Thursday, December 1, 2011

Review: Another Earth

Non Spoiler Review:
Another Earth is director Mike Cahill's Sundance Festival winning entry, a unique gem of a film that doesn't easily fit in the sci fi genre, despite the promotional images of the ginormous alternate Earth hanging in the sky. Rhoda (Brit Marling, who also shares writing credit with Cahill) is a promising graduate with a great future ahead of her. But the night a new planet is discovered, she causes an accident that links her forever with John (William Mapother—Ethan from Lost). The devastated and damaged Rhoda that emerges must deal with her mistakes and the similar ruin she's inflicted on this stranger. Meanwhile, in the sky, the mysterious new Earth grows ever closer.

Another Earth is beautifully shot, with depressing colours and textures to mirror the actors' despair. Only Earth 2, as it's been dubbed, remains the gleaming beacon of hope and redemption in the sky as the characters wander through bleached out backgrounds and wintery landscapes. 

Above all else, Another Earth is an extremely well-written drama. Marling delivers an extraordinary performance, and I hope to see her in other roles. Even Mapother (who still reminds me of Ethan, like, all the time!) shows his acting chops. The movie is so well-crafted that their intimate drama alone can carry the movie, even if you completely remove the second Earth plot. 

My criticism of Another Earth is unique in this case. It arises out of just how damn compelling the storyline and performances are. It's when the science fiction elements of the doppelganger Earth increasingly come into play that the story feels stolen (or interrupted, perhaps), diverging towards a conclusion that, while still very good and fitting (with some Twilight Zone twists), almost depreciates the relationship I watched evolve over the movie.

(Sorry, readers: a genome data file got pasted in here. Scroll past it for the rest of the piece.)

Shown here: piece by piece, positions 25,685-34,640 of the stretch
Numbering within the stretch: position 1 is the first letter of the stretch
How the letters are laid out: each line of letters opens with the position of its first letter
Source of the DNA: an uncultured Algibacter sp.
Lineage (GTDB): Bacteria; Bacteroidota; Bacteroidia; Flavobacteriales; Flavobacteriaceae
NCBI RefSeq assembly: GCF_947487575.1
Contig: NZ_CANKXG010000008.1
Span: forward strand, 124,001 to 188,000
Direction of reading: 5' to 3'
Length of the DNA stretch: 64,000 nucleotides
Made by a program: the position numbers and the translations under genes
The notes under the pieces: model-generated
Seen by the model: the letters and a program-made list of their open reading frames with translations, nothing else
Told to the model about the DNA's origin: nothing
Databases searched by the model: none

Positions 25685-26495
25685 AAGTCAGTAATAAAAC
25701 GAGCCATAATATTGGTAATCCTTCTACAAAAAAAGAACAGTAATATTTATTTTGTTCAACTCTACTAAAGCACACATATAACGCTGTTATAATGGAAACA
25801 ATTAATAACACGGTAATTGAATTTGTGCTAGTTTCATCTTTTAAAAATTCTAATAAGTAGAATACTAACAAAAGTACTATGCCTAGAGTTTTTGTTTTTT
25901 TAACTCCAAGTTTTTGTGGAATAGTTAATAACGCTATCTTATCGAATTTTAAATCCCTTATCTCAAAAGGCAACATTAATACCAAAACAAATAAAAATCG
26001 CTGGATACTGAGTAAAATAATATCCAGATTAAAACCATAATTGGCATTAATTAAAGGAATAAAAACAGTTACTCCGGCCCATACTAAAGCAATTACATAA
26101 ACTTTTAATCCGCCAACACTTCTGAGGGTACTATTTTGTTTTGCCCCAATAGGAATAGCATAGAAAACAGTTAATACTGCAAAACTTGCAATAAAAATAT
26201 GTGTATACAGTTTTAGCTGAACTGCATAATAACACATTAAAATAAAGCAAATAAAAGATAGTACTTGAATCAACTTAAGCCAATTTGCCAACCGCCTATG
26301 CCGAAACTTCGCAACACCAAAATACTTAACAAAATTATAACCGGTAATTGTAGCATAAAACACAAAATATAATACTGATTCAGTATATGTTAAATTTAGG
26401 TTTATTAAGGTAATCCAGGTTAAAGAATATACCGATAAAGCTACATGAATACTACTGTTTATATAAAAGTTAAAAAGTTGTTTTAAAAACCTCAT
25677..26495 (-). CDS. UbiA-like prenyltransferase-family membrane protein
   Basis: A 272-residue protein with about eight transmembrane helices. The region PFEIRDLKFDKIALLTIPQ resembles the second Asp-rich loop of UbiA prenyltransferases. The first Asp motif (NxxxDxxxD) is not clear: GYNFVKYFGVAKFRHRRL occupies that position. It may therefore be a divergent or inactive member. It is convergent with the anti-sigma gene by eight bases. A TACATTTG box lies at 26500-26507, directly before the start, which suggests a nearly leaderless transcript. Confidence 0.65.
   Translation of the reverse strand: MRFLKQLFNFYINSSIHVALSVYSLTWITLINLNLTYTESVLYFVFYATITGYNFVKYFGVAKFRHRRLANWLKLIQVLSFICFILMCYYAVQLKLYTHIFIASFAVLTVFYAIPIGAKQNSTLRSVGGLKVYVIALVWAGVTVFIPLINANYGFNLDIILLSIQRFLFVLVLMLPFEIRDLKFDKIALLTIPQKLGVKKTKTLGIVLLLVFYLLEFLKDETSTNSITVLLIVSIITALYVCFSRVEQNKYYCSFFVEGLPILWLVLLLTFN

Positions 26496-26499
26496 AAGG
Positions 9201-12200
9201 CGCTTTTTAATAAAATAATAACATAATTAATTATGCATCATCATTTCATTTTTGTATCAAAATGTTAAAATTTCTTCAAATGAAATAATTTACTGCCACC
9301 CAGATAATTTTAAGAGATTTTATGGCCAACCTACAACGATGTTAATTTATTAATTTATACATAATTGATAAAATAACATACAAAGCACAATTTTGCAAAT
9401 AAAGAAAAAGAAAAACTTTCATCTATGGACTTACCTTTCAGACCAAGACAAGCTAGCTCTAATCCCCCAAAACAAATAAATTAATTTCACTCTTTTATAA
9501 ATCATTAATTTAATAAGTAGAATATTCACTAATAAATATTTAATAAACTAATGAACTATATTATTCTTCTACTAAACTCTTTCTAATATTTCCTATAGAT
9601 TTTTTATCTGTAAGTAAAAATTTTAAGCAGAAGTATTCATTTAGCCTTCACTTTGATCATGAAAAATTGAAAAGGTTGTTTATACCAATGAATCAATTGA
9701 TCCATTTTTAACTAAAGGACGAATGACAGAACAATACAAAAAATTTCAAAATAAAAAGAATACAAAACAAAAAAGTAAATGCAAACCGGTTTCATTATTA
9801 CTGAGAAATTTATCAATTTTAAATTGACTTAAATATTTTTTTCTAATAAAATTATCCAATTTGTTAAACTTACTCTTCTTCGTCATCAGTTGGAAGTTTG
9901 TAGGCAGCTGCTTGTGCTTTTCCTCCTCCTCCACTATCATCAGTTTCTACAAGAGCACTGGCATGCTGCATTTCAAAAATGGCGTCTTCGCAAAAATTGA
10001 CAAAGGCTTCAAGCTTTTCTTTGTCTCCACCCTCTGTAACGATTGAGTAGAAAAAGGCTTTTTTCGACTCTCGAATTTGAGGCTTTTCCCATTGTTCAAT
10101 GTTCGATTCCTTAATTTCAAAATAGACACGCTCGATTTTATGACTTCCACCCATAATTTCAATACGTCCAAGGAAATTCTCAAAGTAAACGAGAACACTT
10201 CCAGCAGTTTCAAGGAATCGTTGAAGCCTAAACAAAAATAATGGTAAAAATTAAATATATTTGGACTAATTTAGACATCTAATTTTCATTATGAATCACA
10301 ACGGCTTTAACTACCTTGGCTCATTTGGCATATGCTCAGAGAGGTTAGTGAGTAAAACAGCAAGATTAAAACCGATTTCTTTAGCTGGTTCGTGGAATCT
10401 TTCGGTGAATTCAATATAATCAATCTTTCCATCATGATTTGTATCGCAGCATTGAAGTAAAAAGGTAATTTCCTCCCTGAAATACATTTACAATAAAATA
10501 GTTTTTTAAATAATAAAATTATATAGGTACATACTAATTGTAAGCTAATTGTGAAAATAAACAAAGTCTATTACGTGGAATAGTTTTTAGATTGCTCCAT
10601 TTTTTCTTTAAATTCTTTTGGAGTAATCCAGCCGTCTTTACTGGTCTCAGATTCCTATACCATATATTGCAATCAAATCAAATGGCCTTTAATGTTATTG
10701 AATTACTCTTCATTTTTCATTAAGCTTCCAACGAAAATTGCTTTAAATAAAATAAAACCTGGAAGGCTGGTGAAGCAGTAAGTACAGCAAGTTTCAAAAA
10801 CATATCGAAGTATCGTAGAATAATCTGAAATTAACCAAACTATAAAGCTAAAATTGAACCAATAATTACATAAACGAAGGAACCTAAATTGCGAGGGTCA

It's rare that I would criticize the writers for being so good at character development that their story might have been more suited grounded in our everyday realism. I get the impression that Cahill had this vision of an alternate Earth in the sky and was determined to develop a screenplay around it. What he did was create an even more riveting drama that I would have preferred to see resolved without the backdrop of the second Earth and its offerings of second chances. 

I don't think this movie is for everyone, and especially not for those walking into it expecting hard science fiction. Aside from the comments of scientists and philosophers in the background newscasts of the occasional scene, there is no explanation how Earth 2's proximity to our planet doesn't wreak havoc. For that, I would suggest Lars Von Trier's Melancholia, which, coincidentally, I also watched this week. Then again, I don't think that would please the hard sci fi crowd either.

I won't waste time languishing for what it's not. Another Earth was a satisfying little film and managed  to accomplish more on a minimal budget than a lot of blockbusters could hope to. I was pleasantly surprised, given I assumed from the trailer I wouldn't like it. I can't rave enough about Marling's performance and I'll definitely rewatch this again simply for that. And despite my wishes of an alternate version of Another Earth with a more mundane ending, the conclusion we got suited the story, and it still left me with plenty to ponder.

No comments:

Post a Comment

Related Posts Plugin for WordPress, Blogger...